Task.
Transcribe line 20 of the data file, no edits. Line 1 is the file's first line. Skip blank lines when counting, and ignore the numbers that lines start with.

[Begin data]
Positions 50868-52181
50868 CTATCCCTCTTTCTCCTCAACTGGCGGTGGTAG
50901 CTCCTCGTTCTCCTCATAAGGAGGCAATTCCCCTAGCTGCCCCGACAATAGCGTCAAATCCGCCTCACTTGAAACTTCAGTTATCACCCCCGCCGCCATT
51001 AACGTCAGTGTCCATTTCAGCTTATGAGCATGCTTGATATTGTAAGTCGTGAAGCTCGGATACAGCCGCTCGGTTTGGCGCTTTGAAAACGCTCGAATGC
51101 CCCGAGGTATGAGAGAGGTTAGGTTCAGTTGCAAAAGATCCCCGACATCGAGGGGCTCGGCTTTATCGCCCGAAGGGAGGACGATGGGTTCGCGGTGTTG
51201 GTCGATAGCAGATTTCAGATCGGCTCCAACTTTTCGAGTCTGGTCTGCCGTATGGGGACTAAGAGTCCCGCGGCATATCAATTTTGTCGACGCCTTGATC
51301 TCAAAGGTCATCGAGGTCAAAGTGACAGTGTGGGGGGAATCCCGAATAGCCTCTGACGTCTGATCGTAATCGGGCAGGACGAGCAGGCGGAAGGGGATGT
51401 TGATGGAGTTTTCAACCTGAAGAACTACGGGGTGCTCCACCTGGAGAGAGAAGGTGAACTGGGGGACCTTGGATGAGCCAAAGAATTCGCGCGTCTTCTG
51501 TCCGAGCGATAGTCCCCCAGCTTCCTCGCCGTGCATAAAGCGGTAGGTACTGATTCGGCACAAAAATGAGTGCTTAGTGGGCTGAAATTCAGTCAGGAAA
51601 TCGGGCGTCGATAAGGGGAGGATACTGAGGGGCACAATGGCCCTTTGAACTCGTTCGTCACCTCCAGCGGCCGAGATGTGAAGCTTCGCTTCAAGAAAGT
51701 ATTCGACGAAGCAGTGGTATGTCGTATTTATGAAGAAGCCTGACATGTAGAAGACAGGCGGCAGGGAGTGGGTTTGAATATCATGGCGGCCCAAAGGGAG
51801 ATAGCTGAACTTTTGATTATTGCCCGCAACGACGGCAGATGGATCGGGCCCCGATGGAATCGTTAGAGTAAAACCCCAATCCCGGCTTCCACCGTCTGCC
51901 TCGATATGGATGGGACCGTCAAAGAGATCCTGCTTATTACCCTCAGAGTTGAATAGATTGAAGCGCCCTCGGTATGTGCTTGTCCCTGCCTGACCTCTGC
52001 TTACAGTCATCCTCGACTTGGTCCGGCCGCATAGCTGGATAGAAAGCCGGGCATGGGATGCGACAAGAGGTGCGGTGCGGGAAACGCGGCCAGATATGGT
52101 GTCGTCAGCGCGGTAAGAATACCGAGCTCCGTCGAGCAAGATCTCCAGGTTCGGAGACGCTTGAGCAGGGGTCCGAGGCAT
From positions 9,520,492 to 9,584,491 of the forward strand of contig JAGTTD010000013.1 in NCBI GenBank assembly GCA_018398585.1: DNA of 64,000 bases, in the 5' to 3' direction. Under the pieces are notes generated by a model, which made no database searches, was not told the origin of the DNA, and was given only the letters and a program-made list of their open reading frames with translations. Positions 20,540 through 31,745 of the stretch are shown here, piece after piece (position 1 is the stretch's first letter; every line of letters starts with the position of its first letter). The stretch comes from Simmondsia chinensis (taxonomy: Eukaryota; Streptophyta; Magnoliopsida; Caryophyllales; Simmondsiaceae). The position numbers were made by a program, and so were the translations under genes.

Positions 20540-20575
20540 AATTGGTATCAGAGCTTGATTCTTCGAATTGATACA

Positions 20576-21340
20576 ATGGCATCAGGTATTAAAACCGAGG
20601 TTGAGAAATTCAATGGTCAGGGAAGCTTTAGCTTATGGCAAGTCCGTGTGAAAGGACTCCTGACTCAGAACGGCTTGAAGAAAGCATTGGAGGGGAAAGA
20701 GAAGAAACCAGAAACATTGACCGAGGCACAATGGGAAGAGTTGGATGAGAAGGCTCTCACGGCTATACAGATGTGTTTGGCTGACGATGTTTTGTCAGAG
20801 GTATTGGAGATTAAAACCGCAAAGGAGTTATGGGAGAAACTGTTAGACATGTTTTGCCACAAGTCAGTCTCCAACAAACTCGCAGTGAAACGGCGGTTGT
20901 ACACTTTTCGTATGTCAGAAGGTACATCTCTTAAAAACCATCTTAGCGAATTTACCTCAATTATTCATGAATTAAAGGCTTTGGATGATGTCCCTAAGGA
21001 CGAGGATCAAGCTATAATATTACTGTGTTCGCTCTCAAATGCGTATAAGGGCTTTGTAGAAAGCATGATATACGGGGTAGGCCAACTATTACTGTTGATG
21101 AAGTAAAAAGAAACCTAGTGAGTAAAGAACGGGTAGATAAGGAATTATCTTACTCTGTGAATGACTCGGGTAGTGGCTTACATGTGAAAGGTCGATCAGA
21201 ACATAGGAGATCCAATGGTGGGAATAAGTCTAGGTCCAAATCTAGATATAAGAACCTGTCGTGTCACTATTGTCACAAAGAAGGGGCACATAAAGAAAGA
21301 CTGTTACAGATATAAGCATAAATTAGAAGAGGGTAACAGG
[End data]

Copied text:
20576 ATGGCATCAGGTATTAAAACCGAGG